I feel strongly about this (can you tell?!) When did supporting people through domestic abuse become a business? When did it become about funding and money?

When I worked in a refuge at the start of my career if we were full up and we got a call from someone trying to escape, we would tell them to come. We would put them up in a sleeping bag or a blanket on the refuge’s living room floor if we had to. I remember one time when the whole living room was full of women and children who we had let come even though we had no room. We could move them on the next day to other refuges, but at least for that night, they were safe. You can’t do that anymore.

For me, it is not about whether you are considered high risk or low risk. I will not ‘play god’ with people’s lives and decide what risk level they are! For me, everyone that experiences domestic abuse in any of its forms is worthy and entitled to help and support. I won’t ever work any other way.

Someone said something to me once that I wrote down and I have it stuck above my desk at home. ‘It is not the victims and survivors that are broken. It is our society!’

When I graduated on my IDVA training, the CEO of CRARG was Diana Barran. She is now Baroness Diana Barron MBE – Parliamentary Under Secretary of State (Minister for the School System and Student Finance). I remember very clearly, when we ‘graduated’ that very first IDVA training, she told us all a story which I have never forgotten.

A young girl was walking along a beach upon which thousands of starfish had been washed up during a terrible storm. When she came to each starfish, she would pick it up, and throw it back into the ocean. People watched her with amusement.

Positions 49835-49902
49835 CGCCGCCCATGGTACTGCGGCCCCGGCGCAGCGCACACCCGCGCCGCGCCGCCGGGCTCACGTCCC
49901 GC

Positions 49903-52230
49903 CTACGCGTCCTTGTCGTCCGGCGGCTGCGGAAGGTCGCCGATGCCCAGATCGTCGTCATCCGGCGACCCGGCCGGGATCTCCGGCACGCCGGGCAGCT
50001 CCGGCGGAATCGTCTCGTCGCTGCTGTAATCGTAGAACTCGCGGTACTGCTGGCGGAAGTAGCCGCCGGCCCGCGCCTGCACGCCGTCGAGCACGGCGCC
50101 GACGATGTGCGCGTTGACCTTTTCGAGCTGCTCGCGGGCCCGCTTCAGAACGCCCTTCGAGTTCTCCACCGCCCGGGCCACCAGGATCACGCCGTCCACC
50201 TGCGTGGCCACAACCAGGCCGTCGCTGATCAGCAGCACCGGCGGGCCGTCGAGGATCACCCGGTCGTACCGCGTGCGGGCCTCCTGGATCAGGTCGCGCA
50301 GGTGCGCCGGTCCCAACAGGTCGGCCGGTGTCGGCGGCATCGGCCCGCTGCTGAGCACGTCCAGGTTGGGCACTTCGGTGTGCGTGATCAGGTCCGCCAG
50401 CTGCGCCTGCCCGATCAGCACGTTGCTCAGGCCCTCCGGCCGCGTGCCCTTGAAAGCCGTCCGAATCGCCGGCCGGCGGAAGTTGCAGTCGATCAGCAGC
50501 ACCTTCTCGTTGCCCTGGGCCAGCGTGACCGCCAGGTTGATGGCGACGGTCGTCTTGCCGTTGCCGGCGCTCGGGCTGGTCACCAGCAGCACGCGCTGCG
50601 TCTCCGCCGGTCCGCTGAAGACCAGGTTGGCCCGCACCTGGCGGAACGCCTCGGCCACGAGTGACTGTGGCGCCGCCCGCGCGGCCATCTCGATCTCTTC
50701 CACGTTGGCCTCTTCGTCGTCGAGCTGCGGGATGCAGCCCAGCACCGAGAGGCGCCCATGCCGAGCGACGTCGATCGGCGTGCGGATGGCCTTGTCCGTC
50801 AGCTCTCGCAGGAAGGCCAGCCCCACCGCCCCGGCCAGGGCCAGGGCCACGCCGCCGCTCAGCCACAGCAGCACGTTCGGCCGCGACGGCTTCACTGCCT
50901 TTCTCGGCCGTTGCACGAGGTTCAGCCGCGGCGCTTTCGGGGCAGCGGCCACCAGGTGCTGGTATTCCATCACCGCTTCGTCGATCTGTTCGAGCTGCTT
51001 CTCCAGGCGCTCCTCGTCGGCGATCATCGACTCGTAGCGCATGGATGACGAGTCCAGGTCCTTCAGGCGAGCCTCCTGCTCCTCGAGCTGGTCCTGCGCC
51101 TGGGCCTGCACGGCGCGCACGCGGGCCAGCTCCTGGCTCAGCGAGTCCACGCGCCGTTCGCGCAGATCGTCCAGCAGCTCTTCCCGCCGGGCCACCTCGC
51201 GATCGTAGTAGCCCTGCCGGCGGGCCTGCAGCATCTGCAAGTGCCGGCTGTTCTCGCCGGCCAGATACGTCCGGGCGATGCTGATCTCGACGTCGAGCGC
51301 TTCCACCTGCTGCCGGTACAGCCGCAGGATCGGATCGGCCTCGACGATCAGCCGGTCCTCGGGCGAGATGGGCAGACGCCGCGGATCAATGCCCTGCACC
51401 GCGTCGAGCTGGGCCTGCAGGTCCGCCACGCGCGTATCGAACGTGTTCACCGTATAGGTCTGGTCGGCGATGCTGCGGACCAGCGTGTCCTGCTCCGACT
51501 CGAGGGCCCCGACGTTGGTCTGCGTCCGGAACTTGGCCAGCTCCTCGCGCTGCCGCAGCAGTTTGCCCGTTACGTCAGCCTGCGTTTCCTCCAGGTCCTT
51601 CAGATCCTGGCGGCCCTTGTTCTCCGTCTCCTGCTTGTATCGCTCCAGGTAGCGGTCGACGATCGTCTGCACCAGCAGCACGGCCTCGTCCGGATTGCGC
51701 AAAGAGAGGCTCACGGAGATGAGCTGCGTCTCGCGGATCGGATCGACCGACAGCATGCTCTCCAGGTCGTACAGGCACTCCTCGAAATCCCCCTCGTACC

She had been doing this for some time when a man approached her and said, “Little girl, why are you doing this? Look at this beach! You can’t save all these starfish. You can’t begin to make a difference!”

The girl seemed crushed, suddenly deflated. But after a few moments, she bent down, picked up another starfish, and hurled it as far as she could into the ocean. Then she looked up at the man and replied, “Well, I made a difference for that one!”

The old man looked at the girl inquisitively and thought about what she had done and said. Inspired, he joined the little girl in throwing starfish back into the sea. Soon others joined, and all the starfish were saved.

Then she gave us all our own starfish. I keep mine on my desk at home. I polish it when it gets tarnished and every time I look at it I remember, that by trying to help EVERYONE – no matter what ‘risk level’ they are – I may make a difference for one person!